De Grauwe and Ji on those yields


(H/T Eurointelligence.)

4 replies on “De Grauwe and Ji on those yields”

From the paper;

“The issue that arises here is how much of this decline is due to the OMT announcement and how much is the result of developments in the fundamentals – government debt, external debt, competitiveness, growth, etc. – that influence the spreads. This question is important. If the decline of the spreads is primarily the result of improved fundamentals, then the need for the OMT programme can be questioned. More generally, if the spreads are mainly driven by fundamentals, the ECB has no business in trying to influence these spreads as these can only decline with an improvement in the fundamentals. This is also the position taken by the German Constitutional Court. The latter declared OMT to be illegal and referred the case to the Court of Justice of the European Union with the demand that conditions be imposed on the OMT programme that would render it ineffective and useless. The main argument in the German judges’ ruling is that the spreads reflect underlying economic fundamentals. Attempts by the ECB to reduce these spreads are attempts to counter the view of market participants. In so doing, the ECB is in fact pursuing economic policy – an activity that falls outside its mandate.”

Apart from the question of whether the issue raised can be adjudicated upon in the terms set out by the German constitutional court, it did not
rule OMT to be illegal under EU law. It raised the near certainty in its ruling that in its opinion that it was but referred the case to the ECJ, a first for the court. Under the treaties, the ECJ is solely responsible for adjudicating what is or is not illegal under EU law. The German court has, however, invented its own “ultra vires” rule which in essence means that it views itself as holding the last word on certain issues which, in its view, contravene the German constitution.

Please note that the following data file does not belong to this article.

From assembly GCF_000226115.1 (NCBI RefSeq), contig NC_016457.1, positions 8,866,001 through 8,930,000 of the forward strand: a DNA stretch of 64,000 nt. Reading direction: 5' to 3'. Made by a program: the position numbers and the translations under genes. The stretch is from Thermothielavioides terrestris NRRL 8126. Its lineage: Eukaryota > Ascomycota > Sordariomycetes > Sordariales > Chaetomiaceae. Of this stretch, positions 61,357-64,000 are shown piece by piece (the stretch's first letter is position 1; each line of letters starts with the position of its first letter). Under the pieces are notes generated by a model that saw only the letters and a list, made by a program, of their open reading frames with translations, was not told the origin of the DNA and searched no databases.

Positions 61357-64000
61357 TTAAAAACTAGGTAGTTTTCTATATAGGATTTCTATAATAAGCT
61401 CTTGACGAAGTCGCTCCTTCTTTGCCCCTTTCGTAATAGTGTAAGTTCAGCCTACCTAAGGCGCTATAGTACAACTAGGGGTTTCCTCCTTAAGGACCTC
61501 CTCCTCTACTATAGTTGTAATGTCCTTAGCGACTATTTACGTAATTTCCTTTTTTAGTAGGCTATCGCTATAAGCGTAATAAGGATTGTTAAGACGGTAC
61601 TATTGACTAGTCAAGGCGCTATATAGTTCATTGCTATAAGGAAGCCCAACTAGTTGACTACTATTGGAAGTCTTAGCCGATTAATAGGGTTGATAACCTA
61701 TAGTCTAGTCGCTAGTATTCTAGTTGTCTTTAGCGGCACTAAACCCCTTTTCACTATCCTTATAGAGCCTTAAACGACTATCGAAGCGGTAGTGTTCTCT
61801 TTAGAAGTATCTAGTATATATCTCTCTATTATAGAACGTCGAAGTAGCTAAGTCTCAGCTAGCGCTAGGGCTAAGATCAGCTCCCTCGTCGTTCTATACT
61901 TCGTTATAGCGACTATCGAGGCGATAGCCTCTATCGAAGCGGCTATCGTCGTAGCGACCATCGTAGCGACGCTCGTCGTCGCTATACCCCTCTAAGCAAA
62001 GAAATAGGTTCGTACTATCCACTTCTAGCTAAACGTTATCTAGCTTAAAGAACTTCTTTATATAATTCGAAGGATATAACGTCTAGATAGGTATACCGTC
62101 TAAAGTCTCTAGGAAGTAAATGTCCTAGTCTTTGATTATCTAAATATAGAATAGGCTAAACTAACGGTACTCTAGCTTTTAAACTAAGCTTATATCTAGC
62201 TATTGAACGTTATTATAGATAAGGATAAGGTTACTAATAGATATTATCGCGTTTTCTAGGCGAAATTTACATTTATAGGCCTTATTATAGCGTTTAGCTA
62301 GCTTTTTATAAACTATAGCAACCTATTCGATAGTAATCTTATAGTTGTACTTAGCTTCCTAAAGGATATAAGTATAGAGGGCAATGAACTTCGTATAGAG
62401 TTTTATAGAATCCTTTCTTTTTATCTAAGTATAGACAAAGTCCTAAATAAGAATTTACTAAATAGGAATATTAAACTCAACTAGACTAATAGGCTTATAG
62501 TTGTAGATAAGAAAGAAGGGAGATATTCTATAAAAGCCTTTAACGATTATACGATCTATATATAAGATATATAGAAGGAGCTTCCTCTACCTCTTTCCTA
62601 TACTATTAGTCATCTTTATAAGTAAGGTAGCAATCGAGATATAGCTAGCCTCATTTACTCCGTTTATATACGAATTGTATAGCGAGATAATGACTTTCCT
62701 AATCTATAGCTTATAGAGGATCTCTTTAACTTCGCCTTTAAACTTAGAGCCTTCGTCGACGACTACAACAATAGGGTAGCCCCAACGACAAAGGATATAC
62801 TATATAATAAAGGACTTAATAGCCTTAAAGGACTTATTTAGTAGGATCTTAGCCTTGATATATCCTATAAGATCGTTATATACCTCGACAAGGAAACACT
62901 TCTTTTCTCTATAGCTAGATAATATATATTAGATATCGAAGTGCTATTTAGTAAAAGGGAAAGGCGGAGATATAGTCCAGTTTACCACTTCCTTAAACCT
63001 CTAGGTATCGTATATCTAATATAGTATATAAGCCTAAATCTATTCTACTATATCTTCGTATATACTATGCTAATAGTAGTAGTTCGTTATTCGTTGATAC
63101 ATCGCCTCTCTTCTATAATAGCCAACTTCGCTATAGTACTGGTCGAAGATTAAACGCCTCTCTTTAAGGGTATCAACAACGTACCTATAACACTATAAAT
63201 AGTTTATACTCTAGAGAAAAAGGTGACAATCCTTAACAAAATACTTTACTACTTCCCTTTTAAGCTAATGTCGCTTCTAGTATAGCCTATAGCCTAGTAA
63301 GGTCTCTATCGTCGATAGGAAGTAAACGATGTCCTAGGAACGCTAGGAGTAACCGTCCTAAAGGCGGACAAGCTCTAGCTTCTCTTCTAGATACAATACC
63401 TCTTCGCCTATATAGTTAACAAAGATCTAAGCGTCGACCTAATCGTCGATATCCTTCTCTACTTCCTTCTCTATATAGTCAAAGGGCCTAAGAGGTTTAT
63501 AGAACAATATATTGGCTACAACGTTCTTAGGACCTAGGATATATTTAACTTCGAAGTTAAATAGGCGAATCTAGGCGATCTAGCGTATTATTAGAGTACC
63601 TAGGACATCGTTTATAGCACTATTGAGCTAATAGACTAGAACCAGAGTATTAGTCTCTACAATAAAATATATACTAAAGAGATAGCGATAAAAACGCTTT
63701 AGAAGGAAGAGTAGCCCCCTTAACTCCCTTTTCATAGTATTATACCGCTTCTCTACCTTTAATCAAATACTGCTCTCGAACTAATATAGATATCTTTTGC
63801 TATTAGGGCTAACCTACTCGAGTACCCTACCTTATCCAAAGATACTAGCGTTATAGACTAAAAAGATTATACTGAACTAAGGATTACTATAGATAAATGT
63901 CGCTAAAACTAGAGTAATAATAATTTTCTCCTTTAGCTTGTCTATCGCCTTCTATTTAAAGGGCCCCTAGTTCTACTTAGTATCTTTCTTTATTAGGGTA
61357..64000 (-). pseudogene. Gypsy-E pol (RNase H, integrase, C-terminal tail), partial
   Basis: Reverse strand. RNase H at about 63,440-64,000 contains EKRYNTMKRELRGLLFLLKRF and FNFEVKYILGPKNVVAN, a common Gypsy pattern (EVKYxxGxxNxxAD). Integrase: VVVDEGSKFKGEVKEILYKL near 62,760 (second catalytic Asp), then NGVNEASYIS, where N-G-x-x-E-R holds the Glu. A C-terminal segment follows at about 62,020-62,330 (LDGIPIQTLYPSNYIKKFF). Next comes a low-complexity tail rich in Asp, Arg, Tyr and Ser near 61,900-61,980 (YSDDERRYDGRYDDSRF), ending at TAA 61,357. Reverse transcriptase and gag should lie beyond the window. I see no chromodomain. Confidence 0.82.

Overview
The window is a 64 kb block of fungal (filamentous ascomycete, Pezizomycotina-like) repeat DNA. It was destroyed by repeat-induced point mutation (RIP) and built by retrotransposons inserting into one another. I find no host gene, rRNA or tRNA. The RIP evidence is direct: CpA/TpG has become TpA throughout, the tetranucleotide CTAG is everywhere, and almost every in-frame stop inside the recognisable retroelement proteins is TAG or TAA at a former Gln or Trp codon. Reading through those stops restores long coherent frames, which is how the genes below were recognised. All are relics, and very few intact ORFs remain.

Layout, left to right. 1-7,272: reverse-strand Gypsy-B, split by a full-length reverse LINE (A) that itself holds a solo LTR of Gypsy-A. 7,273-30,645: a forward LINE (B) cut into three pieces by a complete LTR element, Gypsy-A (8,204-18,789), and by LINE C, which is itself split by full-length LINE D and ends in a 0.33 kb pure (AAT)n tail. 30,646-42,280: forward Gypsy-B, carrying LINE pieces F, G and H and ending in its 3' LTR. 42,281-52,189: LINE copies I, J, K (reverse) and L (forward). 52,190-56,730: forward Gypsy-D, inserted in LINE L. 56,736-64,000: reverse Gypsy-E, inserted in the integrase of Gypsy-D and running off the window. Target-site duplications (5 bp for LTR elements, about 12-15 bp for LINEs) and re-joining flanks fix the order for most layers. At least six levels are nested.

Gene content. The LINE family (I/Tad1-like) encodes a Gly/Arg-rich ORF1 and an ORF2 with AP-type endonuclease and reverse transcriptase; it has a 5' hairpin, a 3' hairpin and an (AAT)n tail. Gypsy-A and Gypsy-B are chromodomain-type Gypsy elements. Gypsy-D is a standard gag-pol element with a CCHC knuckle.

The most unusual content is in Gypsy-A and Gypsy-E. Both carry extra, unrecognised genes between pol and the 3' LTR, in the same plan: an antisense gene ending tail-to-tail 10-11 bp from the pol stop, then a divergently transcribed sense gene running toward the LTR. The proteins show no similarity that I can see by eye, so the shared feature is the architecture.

It remains to be seen what the ECJ will decide and whether, in the light of this, the luminaries of the German constitutional court will need to decide to pull the pin out of the OMT grenade.

The opinions of the two dissenting judges will certainly be in the spotlight at that point.

“There is one important difference, however. In the US and the UK, the government exercises control over the central bank, i.e. in times of crisis it is the government that will force the central bank to provide liquidity.
When the sovereign in these countries is threatened, it will prevail over the central bank. This is not the case in the eurozone. In the latter, the governments depend on the goodwill of the ECB to provide liquidity. They have no power over the ECB and cannot force that institution, even in times of crisis, to provide liquidity. Thus, in the eurozone today, there is a
primacy of the central bank over the sovereigns.

This is a model that cannot be sustained in democratic societies. The ECB consists of unelected officials, while governments are populated by elected officials. It is inconceivable that these governments will accept to be pushed into insolvency while unelected officials in Frankfurt have the power to prevent this but refuse to use this power. When subjected to a
true test, such a model of the governance of the eurozone will collapse and rightly so”.

This legal commentary of interest.

Also this earlier paper by De Grauw.

The general conclusion that might be drawn is twofold; (i) markets are always right, by definition, if for unjustified reasons and (ii) courts in general, and especially the German constitutional court, should stick to stick to their legal lasts.

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